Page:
The debt ceiling took over investor consciousness last week, leading to a 1.1% decline in the S&P 500 — its first weekly loss in the past four weeks. Experts suggest that until this issue is resolved, the markets are going to be extremely choppy.
Fear not: InvestorPlace contributors were busy this past week coming up with ways to beat this indecisive market. Here are my ETF alternatives:
Three particular midcaps were on the mind of Alyssa Oursler last week. Of the three, Hasbro (HAS) holds the most interest for me. HAS currently yields 3.3%, its operating cash flow has more than doubled since 2009, and its net debt is less than one times EBITDA. It can easily afford to keep increasing its dividend annually, which is great news for income investors. In addition, midcaps historically outperform both small- and large-caps.
At first I thought a good alternative would be a dividend-related fund, but then it occurred to me that most investors don’t have nearly enough midcap exposure. Therefore, I’m going with the WisdomTree MidCap Dividend Fund (DON), which gives you a little of both. DON has 368 holdings, including Hasbro at 0.7%. Sure, its 30-day SEC yield is 70 basis points lower than Hasbro’s, but it delivers much greater diversification, its expense ratio is just 0.38% and its performance over the long-term is superior to the S&P 500.
Dan Burrows believes that even though LinkedIn (LNKD), Netflix (NFLX) and Tesla (TSLA) have respectively doubled, tripled and quintupled in price this year, they’ve still got upside ahead. Technical analysis suggests these are momentum plays of the highest order. While this means there’s money to be made here — there’s the potential for money to be lost. For this reason, an ETF alternative in this situation makes all the sense in the world.
Unfortunately, Tesla throws a bit of a wrench into the proceedings, so I actually have to recommend two ETFs. The first is the First Trust Dow Jones Internet Index Fund (FDN), a Morningstar-ranked five-star fund of 41 Internet-related holdings including NFLX at a weighting of 3.52% and LNKD at 3.71%. For TSLA, I recommend going with the First Trust US IPO Index Fund (FPX), which also gets five stars. If you use ETFs exclusively, I’d consider the latter a core holding for your portfolio.
Carnival (CCL) is down almost 9%, which Jonathan Berr sees as the perfect opportunity to buy the cruise line’s stock — when it’s cheap. Righting the Costa Concordia was a brutal reminder of how bad things have been in recent years. A $10,000 investment in Carnival five years ago is worth $10,400 today. That’s called flat-lining. Still, one-fifth of travel agents surveyed feel 2013 is going to be their best year ever for cruises, so get in now while stock pessimism reigns supreme.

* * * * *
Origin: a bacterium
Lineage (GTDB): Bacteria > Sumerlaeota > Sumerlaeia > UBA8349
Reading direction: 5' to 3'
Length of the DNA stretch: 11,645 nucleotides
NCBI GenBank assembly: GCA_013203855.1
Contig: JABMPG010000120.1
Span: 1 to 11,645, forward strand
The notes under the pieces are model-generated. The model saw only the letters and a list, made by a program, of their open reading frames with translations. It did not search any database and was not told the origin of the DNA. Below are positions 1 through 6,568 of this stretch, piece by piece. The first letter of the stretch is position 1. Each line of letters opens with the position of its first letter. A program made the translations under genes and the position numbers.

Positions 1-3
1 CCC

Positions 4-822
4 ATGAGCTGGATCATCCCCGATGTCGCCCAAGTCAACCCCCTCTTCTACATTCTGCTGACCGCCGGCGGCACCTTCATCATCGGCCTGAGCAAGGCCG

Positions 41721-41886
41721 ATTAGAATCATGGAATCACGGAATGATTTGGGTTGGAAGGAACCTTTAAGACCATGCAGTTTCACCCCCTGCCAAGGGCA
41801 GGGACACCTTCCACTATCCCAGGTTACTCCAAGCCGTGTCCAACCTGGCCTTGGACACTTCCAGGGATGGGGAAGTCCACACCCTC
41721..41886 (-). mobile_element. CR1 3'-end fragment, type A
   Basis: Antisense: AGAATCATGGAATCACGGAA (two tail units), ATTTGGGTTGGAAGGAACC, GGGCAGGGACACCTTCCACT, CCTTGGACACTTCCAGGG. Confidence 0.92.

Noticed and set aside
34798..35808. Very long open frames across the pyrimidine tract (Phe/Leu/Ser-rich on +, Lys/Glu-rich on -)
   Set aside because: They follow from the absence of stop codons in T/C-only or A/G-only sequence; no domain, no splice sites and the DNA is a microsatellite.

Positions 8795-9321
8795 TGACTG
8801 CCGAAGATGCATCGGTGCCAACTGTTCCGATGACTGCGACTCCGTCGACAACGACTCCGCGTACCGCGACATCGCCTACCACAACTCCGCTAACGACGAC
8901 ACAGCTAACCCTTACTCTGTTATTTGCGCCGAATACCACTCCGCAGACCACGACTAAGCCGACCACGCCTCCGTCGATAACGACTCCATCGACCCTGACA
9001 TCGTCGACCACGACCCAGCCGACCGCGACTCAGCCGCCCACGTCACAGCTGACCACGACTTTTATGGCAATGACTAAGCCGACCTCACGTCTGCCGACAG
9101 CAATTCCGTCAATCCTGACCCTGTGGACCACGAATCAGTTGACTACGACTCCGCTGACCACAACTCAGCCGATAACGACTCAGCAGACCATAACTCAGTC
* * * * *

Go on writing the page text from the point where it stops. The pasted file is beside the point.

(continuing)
As Berr points out, an investment in Carnival is a long-term proposition. With that in mind, an ETF alternative like the Guggenheim S&P 500 Equal Weight Consumer Discretionary ETF (RCD) makes sense. Hotels, restaurants & leisure stocks (Carnival among them) represent 13% of the portfolio’s 83 holdings. Because RCD is an equal-weight fund, Carnival will always (assuming it remains in the index) be an important part of this ETF. The only negative — it’s heavily weighted with retail stocks, which many analysts feel have had their day in the sun.
According to James Brumley, U.K. researchers are working on a universal flu vaccine that will eliminate the need for shots targeting multiple flu strains and will last longer than a year. Flu vaccines are a $7 billion business annually, so big firms like Sanofi (SNY) and Novartis (NVS) aren’t going to take this sitting down. Someone will need to manufacture this potential vaccine. Until such time, though, a firm like Sanofi — the market share leader — will continue manufacturing the stuff. Who the ultimate winner will be is really tough to determine. An ETF with Sanofi and some of the others would be a good hedge on your bet.
The best way to tackle this little dilemma without over-exposing yourself to pharmaceutical companies is to buy the Bldrs Developed Markets 100 ADR Index Fund (ADRD), a fund that invests in large caps based outside the U.S. but available here through ADRs. The 98-stock portfolio invests 16% of its assets in 13 healthcare stocks, including NVS with a weighting of 4.76% and SNY at 2.85%. Its performance since its inception in 2002 when compared to both the MSCI EAFE and S&P 500 isn’t terribly good, but its 30-day SEC yield of 2.6% and its 0.35% expense ratio are reasonable. I see ADRD as a good rest-of-the-world fund.
Aaron Levitt was talking spinoffs on Sept. 26. Specifically, he sees Noble Energy’s (NE) pending split into two firms: one for ultra-deepwater oil rigs and the other for shallower seas. Management expects the IPO for the new, shallow-seas operation, to be completed by the end of next year. Analysts see the two businesses delivering as much as $3.1 billion in EBITDA annually, which greater than the existing two businesses combined. Furthermore, since Levitt views Noble’s stock as undervalued compared to deepwater competitor SeaDrill (SDRL), now is the time to buy.
I’m assuming that when the spinoff occurs next year, the Guggenheim S&P 500 Equal Weight Energy ETF (RYE) — which holds Noble Energy at a weighting of 2.34% — the number of holdings in the ETF will go from 42 to 43. What I’m less certain about is whether either business will remain part of the S&P 500 once the overall business has shrunk in size sometime in 2014. It’s important only if you want to own both stocks after the separation. Otherwise, you’re simply owning RYE until the separation occurs and the value is unlocked.
As of this writing, Will Ashworth did not hold a position in any of the aforementioned securities.